There is a cost. Historically, it has been Marriott's hotel managers and supervisors who have helped solve workers' problems--playing social worker, in effect. "Many managers spend 15% of their time doing social work," explains Clifford J. Ehrlich, Marriott International's senior vice-president for human resources. "That's time not spent dealing with customer issues." They counsel employees confronting family problems, juggle shifts to accommodate erratic child care, or lend them money to pay pressing bills. "It's frustrating," says one Chicago area manager. "These employees need a lot of babysitting."
At Allie's American Grille at the Marriott in downtown San Francisco, for example, Donna J. Shepherd, human-resources director, had to intervene when non-Filipino food servers accused Filipino hostesses of steering more customers to their compatriots. Shepherd diffused the tension by running a computer survey of the number of customers given to each server, which helped disprove the charge. In Seattle, housekeeping supervisor Ildiko Szoros, herself a Hungarian immigrant, finally got Eastern European and Middle Eastern staffers to wash every day by encouraging them to shower at work. When they bathed at home, jealous husbands, noting their spouses' improved grooming habits, accused them of having affairs.
The hand-holding doesn't solve all problems. Workers unschooled in basic business etiquette tend not to call in when they can't make it to work; many lack telephones and often can't be reached when they don't show. Employees also frequently can't hold down jobs because of turbulence in their lives caused by domestic abuse. And understandably, workers constantly chase higher wages. "If a restaurant offers $1 more an hour than you, young people want that dollar rather than the benefits," says Tandy B. Kraft, human-resources director of Florida's Marco Island Marriott Resort & Golf Club, which habitually has 20 vacancies out of a staff of 600.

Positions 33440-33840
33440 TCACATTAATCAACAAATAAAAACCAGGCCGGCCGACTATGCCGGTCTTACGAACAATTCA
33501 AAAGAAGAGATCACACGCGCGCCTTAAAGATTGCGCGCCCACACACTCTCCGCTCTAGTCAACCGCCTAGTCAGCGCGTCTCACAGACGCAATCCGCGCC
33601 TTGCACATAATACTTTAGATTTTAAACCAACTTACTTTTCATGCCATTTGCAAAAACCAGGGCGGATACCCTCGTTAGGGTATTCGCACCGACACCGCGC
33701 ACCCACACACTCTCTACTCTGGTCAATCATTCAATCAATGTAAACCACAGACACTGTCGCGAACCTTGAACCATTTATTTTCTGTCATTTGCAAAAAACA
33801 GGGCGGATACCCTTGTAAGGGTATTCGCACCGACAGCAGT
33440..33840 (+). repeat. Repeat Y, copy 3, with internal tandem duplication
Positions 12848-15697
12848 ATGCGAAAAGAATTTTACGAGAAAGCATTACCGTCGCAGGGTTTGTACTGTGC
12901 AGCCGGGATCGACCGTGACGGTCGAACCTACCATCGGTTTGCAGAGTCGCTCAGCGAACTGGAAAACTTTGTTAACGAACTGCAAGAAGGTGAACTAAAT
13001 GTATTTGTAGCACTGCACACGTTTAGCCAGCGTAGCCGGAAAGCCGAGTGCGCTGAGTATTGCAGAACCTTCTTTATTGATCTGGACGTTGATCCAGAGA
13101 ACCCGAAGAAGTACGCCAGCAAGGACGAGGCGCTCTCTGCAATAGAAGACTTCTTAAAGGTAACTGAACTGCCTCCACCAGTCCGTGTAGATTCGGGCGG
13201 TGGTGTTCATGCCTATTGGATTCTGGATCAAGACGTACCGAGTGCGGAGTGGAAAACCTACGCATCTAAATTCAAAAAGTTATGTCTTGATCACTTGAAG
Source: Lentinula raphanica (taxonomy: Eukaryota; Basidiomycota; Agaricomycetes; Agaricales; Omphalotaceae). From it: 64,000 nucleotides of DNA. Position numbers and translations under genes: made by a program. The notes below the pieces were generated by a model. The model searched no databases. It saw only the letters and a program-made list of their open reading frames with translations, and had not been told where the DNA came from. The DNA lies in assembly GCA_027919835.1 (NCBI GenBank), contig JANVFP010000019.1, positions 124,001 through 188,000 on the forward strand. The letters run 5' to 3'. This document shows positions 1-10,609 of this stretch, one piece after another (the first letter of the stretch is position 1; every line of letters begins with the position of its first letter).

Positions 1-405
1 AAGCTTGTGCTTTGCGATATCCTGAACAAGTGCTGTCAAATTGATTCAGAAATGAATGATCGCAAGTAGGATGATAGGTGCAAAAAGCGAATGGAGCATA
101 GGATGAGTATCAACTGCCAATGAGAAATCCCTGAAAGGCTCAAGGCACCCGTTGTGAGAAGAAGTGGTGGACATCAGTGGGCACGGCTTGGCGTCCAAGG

Yet Marriott has forged unquestionably strong bonds with many employees. "Every day I put on this uniform, just like an NBA player," proudly proclaims Thong Lee, a bartender who has worked 16 years at the Seattle Marriott. Lee has never forgotten that his boss, Sandy Olson, shut down the hotel laundry where he used to work for a day so the entire staff could attend his mother's funeral. The gesture earned Lee's loyalty for life--though the stock options the company offers all employees haven't hurt, either. Lee, who learned all the English he knows from Marriott, now owns several rental properties funded by his Marriott stock and pay.
BIG EXPANSION. Now, Marriott is launching a range of corporate programs to alleviate the demands on local hotel managers--and to accommodate its aggressive growth plans. The chain expects to add 1,000 mostly franchised hotels by 2000, and managers who come aboard with franchisees may not buy into the social-worker role. At the same time, the ranks of Marriott managers have been thinned by about 5% in recent years. So new, institutionalized supports aim to replace the old one-on-one style. "Our philosophy hasn't changed...but it's a more professional approach," says J.W. Marriott.
Pathways to Independence, for example, is a company-developed class on basic work skills for former welfare recipients, offered at hotels in 15 cities. In June, the company finished rolling out the Associate Resource Line, a national toll-free referral service that hooks up its workers with local social services. In December, it will start a program in Washington, D.C., and two other sites to teach workers how to become better parents and partners. And next year, with two other hotel groups, Marriott will inaugurate Atlanta's Inn for Children, a 24-hour subsidized child-care center.
Marriott also has led 28 companies--including J.C. Penney, Hyatt International, McDonald's, ConAgra, and Levi Strauss--to study ways to improve management of low-wage employees. With the help of the Families and Work Institute, a nonprofit research outfit in Manhattan, the so-called Employer Group plans to share best practices, create the first comprehensive demographic profile of this workforce, and advocate public policies that benefit low-wage workers--such as broader application of the Earned Income Tax Credit.